Furious because The Times had reported that illegal immigrants were working for a company owned by Nixon’s appointee as treasurer of the United States, the president had told Haldeman: “I want this whole goddamn bunch gone after. I also want Otis Chandler’s income tax.”

The Watergate investigation also disclosed that Nixon had an enemies list and had even asked officials to keep an eye on me and Edwin O. Guthman, then The Times’ national editor. Guthman, a former top aide to Robert F. Kennedy when Kennedy was attorney general, was No. 3 on Nixon’s prime enemies list of 20 people.

In addition, Clark Mollenhoff, the White House ombudsman, had sent the president a copy of a memo to FBI Director J. Edgar Hoover saying that Guthman and I were planning “a highly critical series on the FBI.”

“This reporter is very persistent and will undoubtedly be influenced to some degree by the strong anti-FBI views of Ed Guthman. . . ,” Mollenhoff wrote to Hoover. “I think it would be advisable to give considerable thought to keeping abreast of the matters he will be dealing with and make certain that the best possible public posture is taken.”

Nixon returned his copy of the memo with this inked notation:

“Clark: good--keep an eye on these characters. They’re up to no good.”

Such revelations help explain why the news media have grown more willing to believe the worst about national leaders.

Rodino Was Viewed as Political Hack

Summoning up the details of Watergate also reminds us that figures from that period who now look like giants were not immediately recognized as such. Rodino, praised even by Republicans after Watergate for his fair-minded handling of impeachment, was widely viewed as a political hack when the inquiry began.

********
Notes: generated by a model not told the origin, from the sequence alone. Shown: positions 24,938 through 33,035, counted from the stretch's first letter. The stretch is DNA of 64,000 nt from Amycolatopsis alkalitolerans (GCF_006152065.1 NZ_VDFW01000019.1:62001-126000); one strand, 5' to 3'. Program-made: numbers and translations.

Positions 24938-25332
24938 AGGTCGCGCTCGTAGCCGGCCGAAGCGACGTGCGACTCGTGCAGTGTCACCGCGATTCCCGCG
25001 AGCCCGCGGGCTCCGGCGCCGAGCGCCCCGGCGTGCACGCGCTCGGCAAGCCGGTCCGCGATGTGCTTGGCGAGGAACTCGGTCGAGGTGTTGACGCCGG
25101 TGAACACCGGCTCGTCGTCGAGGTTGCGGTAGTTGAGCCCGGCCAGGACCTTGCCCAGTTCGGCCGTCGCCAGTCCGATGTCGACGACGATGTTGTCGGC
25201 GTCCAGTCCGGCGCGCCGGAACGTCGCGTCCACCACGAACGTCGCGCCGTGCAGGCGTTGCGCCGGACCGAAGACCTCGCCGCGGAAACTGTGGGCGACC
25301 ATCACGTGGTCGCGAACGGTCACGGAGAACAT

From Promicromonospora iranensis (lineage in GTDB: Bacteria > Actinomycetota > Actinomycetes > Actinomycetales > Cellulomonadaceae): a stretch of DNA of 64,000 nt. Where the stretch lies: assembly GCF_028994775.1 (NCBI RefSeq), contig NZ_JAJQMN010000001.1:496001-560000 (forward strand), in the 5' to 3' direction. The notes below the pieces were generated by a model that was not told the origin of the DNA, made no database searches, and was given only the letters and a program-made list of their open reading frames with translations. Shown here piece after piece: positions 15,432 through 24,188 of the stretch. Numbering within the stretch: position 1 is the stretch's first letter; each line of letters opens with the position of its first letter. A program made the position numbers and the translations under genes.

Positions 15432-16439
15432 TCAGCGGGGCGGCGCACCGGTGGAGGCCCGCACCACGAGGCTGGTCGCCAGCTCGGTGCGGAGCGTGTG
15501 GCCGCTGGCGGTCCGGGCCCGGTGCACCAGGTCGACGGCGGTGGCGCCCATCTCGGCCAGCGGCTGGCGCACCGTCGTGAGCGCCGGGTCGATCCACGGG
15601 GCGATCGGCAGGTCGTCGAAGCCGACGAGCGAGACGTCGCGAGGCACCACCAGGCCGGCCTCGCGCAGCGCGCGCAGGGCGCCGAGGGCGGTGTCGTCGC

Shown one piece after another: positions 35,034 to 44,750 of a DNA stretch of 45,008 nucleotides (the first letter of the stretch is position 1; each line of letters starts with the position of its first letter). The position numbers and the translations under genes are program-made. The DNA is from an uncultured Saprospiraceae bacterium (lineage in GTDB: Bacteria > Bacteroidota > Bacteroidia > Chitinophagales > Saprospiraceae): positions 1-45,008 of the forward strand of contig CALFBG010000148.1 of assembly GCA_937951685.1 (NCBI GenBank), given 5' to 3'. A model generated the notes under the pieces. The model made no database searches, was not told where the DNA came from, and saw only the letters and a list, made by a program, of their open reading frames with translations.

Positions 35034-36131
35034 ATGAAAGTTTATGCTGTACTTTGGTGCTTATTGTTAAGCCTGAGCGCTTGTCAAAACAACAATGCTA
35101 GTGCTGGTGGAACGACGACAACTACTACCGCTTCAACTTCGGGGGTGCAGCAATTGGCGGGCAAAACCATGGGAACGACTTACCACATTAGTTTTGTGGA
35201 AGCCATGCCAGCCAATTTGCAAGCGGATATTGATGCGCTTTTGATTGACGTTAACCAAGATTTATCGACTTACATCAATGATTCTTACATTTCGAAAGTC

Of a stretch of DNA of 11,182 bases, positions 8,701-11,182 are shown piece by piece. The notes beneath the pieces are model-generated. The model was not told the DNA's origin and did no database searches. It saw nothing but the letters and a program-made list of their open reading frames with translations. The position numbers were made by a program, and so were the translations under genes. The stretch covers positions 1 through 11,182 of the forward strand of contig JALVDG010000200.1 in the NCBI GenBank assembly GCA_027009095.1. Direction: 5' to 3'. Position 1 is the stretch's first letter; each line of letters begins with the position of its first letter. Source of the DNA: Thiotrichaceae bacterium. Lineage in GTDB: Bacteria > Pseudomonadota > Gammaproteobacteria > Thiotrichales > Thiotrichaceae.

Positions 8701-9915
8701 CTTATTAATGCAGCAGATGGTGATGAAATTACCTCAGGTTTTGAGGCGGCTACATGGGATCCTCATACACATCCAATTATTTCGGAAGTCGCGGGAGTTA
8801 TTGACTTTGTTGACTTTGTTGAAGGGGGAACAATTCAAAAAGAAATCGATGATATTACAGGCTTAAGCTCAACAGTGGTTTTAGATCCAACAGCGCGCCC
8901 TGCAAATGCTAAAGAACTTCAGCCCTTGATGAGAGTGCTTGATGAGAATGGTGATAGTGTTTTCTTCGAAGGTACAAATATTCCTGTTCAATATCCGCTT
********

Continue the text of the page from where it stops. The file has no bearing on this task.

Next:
“Remember,” he once told me, “they said I was an Italian out of Newark and I might be connected with the Mafia. No telling what’s in his closet. They tried to get anything they could on me. They didn’t want me to be chairman.”

Hyde, respected on both sides of the aisle, was derided by Democrats earlier in his career as a partisan blowhard, a Johnny-One-Note abortion foe and puppet for House Speaker Newt Gingrich (R-Ga.).

Both chairmen had to curb members of their own parties. Rodino reined in some of the more liberal Democrats, especially Rep. Robert F. Drinan of Massachusetts, a fire-eating Catholic priest who denounced Nixon as “a fascist war criminal.”

Some liberals wanted Rodino to act on impeachment while the vice presidency was still vacant after Spiro T. Agnew’s resignation in October 1973. They hoped to replace Nixon with House Speaker Carl Albert (D-Okla.).

Rodino was incensed. “I went before the Democratic caucus and said it couldn’t be done, wouldn’t be right and the American people wouldn’t stand it,” he said in an interview.

Similarly, Hyde has distanced himself from some of the more right-wing Republican committee members, especially Rep. Bob Barr of Georgia, a harsh Clinton critic who has been urging impeachment for more than a year. Hyde also shied away from discussing impeachment in the early days, just as Rodino had.